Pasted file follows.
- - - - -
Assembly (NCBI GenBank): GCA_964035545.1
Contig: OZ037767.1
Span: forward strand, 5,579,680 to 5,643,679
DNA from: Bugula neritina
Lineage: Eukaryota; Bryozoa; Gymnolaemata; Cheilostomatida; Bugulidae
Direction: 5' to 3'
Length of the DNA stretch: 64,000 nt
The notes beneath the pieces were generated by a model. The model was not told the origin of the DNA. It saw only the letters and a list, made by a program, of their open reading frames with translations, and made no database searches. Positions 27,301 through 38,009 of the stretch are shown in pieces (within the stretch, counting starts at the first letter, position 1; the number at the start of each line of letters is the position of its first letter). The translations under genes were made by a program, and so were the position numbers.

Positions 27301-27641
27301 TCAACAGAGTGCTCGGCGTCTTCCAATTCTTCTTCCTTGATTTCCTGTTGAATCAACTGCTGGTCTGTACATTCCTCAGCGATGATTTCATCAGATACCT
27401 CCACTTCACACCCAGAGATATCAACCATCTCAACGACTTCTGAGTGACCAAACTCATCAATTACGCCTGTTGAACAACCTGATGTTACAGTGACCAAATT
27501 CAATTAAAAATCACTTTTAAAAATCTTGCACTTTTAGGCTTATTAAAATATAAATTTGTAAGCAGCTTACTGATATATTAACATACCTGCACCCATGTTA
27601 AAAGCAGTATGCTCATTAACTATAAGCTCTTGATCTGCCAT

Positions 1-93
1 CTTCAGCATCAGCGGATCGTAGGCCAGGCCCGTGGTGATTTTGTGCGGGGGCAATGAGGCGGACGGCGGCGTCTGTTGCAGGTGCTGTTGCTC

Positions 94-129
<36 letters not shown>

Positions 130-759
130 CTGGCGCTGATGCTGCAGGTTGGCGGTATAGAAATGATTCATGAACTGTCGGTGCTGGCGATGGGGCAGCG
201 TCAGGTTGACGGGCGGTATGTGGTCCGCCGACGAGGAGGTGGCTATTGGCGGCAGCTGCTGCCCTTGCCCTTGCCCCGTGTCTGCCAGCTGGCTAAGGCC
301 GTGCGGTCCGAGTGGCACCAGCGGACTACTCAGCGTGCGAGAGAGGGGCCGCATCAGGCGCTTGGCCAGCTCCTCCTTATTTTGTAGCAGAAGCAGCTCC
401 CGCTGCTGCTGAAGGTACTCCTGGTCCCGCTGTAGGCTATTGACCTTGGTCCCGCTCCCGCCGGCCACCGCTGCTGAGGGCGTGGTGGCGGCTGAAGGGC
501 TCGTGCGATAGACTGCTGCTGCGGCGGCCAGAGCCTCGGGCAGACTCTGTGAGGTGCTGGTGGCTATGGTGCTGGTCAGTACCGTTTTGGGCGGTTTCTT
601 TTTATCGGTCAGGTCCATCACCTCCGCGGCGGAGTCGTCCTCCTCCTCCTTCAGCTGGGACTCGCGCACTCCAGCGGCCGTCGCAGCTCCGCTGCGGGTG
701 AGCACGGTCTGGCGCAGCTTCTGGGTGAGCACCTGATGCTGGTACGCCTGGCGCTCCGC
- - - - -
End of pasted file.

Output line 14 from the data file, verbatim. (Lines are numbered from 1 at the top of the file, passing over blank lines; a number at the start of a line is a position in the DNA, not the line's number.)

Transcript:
Positions 1-93